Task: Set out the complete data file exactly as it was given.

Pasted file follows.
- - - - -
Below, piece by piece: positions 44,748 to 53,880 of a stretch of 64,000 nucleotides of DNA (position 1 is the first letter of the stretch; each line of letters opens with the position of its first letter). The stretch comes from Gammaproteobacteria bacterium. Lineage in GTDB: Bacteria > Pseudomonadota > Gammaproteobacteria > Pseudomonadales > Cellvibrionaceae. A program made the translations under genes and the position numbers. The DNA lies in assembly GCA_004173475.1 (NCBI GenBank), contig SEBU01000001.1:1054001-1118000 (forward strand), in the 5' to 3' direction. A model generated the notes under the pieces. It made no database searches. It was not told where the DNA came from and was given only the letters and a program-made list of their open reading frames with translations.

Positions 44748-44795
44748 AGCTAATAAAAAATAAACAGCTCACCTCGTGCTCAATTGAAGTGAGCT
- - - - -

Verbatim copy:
Below, piece by piece: positions 44,748 to 53,880 of a stretch of 64,000 nucleotides of DNA (position 1 is the first letter of the stretch; each line of letters opens with the position of its first letter). The stretch comes from Gammaproteobacteria bacterium. Lineage in GTDB: Bacteria > Pseudomonadota > Gammaproteobacteria > Pseudomonadales > Cellvibrionaceae. A program made the translations under genes and the position numbers. The DNA lies in assembly GCA_004173475.1 (NCBI GenBank), contig SEBU01000001.1:1054001-1118000 (forward strand), in the 5' to 3' direction. A model generated the notes under the pieces. It made no database searches. It was not told where the DNA came from and was given only the letters and a program-made list of their open reading frames with translations.

Positions 44748-44795
44748 AGCTAATAAAAAATAAACAGCTCACCTCGTGCTCAATTGAAGTGAGCT